People Care

Whether we look at people first, or animals, or plants, we know by the way we treat one how we behave towards the other.


Introduction
Peoplecare is a difficult subject for a number of reasons. The first one that comes to mind is that you say you care but do not quite live up to it. For instance, the person under your care is in fact ill-treated. This may be the case of people who live in social ghettos or institutions, or it may be the many who suffer under a variety of oppressive regimes.
The other is that you never know when that beloved, wretched lot out there just happens to tramp upon your best hopes and dreams.

There are other reasons. 'People' is a term that lends itself to many a generalisation - the others, the consumers, TV celebrities, the Angolans. We mostly talk as if we knew who these 'people' were. Reference tends to become more and more oblique - ghost towns (who dwells in them?), future generations, medicine gone mad, religious and political hatred, the Far East.
Next, reality is extremely complex and intimidating. Food/health scares (the evils of sugar, study links red meat to cancer), violence, toxic products and climate change - to name but a few - are never off the agenda. Your confidence is shaken, perhaps you have been personally affected by these stories. And there are always people behind each story. Is caring for these people, caring for 'them', possible?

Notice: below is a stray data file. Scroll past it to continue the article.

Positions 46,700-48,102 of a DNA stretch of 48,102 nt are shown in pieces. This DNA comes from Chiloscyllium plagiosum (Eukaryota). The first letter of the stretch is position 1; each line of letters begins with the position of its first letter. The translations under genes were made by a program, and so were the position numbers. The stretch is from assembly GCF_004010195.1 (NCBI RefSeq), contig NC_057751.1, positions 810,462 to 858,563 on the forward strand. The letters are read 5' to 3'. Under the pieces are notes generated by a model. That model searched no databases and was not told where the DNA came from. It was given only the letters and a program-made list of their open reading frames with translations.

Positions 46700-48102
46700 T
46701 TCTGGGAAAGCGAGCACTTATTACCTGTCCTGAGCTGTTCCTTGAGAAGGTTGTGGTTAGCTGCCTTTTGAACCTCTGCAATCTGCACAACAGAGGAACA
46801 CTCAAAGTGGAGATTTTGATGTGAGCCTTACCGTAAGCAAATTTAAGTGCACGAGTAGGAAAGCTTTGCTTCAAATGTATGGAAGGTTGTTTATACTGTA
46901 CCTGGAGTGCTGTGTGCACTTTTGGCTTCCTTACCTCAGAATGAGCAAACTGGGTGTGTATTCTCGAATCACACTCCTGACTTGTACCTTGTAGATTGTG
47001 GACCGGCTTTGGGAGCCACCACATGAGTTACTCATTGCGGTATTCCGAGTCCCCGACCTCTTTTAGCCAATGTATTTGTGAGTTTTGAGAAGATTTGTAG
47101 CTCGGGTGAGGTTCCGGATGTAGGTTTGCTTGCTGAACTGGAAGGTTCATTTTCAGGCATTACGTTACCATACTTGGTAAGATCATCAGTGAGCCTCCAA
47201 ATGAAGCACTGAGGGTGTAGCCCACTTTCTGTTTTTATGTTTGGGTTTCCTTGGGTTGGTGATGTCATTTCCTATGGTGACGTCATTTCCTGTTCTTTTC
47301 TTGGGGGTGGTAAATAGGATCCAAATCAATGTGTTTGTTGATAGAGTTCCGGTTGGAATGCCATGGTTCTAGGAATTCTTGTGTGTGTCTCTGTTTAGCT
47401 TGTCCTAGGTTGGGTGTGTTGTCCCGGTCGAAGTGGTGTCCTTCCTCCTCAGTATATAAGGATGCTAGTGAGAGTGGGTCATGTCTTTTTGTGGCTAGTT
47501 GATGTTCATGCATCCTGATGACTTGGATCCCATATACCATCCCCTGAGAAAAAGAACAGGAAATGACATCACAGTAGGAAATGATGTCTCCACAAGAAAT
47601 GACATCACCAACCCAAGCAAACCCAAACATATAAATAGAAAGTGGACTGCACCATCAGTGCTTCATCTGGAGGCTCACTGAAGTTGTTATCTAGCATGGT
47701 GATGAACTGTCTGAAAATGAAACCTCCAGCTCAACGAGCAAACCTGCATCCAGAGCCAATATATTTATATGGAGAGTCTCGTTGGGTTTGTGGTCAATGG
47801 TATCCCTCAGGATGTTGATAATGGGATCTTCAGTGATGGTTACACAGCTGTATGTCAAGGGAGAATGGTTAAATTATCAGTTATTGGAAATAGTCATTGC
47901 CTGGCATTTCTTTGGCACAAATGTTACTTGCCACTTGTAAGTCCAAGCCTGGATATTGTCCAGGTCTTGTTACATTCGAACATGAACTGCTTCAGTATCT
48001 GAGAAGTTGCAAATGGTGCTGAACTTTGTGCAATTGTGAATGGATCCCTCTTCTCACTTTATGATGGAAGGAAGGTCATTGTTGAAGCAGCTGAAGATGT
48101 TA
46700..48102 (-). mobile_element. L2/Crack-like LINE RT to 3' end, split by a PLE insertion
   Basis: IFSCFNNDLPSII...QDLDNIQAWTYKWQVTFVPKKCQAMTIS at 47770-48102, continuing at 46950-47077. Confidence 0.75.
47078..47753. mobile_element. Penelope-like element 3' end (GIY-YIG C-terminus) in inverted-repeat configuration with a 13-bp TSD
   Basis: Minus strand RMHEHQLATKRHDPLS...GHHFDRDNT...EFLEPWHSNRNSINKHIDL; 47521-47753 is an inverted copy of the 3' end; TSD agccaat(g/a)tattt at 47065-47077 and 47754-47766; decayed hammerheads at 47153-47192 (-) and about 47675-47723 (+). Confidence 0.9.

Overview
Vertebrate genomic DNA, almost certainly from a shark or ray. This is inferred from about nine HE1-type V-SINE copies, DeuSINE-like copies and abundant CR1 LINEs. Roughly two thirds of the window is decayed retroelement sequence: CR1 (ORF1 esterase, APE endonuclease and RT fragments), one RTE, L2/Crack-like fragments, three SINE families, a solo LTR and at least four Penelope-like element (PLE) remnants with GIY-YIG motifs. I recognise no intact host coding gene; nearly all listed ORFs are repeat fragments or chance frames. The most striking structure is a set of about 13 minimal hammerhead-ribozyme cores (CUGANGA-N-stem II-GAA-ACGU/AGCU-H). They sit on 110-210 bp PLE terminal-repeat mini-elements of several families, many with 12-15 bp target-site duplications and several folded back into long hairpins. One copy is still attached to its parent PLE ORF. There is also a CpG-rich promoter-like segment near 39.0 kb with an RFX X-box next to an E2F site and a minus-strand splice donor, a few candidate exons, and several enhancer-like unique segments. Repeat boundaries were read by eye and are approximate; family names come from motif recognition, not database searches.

Occasionally there appears that things are being done. For Norman Baker (Lib Dem) climate change, as in the example above, is at least within earshot of the man that really counts in these matters, while conceding that, unfortunately, 'Tony Blair has got no influence on Bush when it comes to climate change.'

Caring must be nurtured, but we can't do that without taking responsibility. Have 'people' nothing to do with that reality? The doctors, the planners, the pensioners, the foremen, the shareholders? What part do I play?

It worries me that we have problems that are created by 'others' (they always are!), and that are now, lo and behold, solved by others as well! It doesn't work like that (and by the way Bush is not the man for the job!).

Solving and caring are often numbed, and this plunges us straight back into more human misery.